Dissecting Important Documents - Texas State Constitution 1845

Today marks the 176 anniversary of the ratification of the Texas State Constitution. After declaring independence on March 2, 1836, and ultimately securing this independence at the Battle of San Jacinto on April 21, Texas existed as a republic, separate from both Mexico and the United States. The Republic of Texas’s constitution established a government similar to the United States, with a bicameral legislature consisting of 14 senators and 29 representatives, and a President that served two year terms. David Burnet, Sam Houston (2), Mirabeau Lamar, and Anson Jones each served as President of the Republic of Texas until its annexation and statehood on December 29, 1845.

In preparation for statehood, Texas drafted a state constitution in the early months of 1845. Taking cues from both the Louisiana state constitution and the U.S. Constitution, the Texas state constitution began, “We, the people of the republic of Texas, acknowledging with gratitude the grace and beneficence of God, in permitting us to make a choice of our form of government, do, in accordance with the provisions of the joint resolution for annexing Texas to the United States, approved March first, one thousand eight hundred and forty-five, ordain and establish this constitution.” The constitution was then organized into 13 articles:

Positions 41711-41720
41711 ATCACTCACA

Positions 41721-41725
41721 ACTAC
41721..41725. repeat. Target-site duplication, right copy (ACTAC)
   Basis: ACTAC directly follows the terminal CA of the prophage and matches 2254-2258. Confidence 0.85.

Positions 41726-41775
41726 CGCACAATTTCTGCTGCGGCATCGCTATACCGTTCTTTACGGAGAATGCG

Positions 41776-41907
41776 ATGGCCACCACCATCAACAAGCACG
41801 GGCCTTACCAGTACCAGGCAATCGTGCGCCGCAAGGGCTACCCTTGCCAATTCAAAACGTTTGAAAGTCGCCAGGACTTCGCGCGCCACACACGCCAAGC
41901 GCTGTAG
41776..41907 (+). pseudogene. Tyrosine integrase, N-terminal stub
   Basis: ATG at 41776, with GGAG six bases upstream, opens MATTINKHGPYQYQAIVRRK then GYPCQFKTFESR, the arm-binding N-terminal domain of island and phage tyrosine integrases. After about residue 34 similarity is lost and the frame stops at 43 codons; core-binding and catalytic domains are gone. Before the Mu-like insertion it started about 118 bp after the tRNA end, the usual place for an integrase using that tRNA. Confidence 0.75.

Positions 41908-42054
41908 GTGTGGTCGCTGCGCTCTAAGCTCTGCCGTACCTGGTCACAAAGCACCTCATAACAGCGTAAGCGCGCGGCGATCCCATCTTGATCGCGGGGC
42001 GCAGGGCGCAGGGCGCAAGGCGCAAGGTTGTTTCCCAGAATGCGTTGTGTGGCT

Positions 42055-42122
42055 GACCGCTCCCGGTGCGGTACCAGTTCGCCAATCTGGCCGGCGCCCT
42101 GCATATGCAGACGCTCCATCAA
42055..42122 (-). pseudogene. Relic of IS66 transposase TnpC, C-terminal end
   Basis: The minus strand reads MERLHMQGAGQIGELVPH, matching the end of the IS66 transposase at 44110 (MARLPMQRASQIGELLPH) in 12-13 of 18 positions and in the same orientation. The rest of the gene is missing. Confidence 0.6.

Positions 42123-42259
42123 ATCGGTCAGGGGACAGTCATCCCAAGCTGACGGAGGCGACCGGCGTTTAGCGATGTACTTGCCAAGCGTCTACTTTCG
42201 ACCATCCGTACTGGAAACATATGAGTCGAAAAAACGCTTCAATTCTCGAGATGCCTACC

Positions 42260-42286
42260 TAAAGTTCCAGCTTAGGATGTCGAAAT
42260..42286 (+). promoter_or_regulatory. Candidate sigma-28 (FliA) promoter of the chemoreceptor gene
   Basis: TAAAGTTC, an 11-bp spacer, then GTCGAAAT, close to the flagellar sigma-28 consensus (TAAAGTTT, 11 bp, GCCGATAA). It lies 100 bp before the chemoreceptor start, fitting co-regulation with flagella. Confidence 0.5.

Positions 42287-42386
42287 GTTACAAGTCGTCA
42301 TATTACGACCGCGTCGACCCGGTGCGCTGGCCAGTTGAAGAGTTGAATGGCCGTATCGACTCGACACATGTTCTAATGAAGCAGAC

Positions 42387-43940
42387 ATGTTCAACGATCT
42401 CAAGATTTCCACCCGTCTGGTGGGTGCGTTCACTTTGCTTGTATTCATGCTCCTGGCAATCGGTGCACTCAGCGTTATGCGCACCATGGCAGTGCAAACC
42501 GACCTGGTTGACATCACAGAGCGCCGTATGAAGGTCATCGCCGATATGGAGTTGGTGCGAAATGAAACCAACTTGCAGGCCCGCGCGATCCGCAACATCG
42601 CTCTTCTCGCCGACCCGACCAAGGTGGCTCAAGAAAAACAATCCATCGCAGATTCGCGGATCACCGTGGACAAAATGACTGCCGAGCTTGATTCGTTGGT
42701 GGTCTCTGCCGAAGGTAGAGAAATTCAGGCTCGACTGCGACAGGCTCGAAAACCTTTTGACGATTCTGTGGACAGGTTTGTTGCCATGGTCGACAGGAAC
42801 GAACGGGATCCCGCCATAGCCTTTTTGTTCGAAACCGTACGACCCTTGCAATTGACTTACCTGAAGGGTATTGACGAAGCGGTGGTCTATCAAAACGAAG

1. Bill of Rights

  2. Division of the Powers of Government

  3. Legislative Department

  4. Judicial Department

  5. Executive Department

  6. Militia

  7. General Provisions

  8. Slaves

  9. Impeachment

  10. Education

  11. Head-Rights

  12. Land Office

  13. Schedule

Article I: The bill of rights consisted of 21 distinct sections that addressed various issues such as freedom of religion, the right to bear arms, legal protections including the right to a speedy trial and freedom from double jeopardy. This section mirrors many of the same rights outlined in the U.S. Bill of Rights, albeit spread out, and further elaborated on in some instances.

Article II: This article outlined the separation of powers into the legislative, executive, and judicial branches.

Article III: This article was divided into 35 sections and outlined the functions and restrictions on the legislature. Electors were limited to free men over the age of 21 who were citizens of the U.S. and/or Texas at the time of the adoption of the constitution, and had resided in their respective district for at least six months. Members of the House of Representatives served for two years, while members of the Senate served for four years, with elections occurring every two.

Article IV: This article was divided into 19 sections and established the judicial branch. The Supreme Court of Texas had a chief justice and two associate judges, all appointed by the governor and confirmed by the senate with a ⅔ vote. Also included in the judicial branch were appellate courts, the attorney general’s office, and justices of the peace.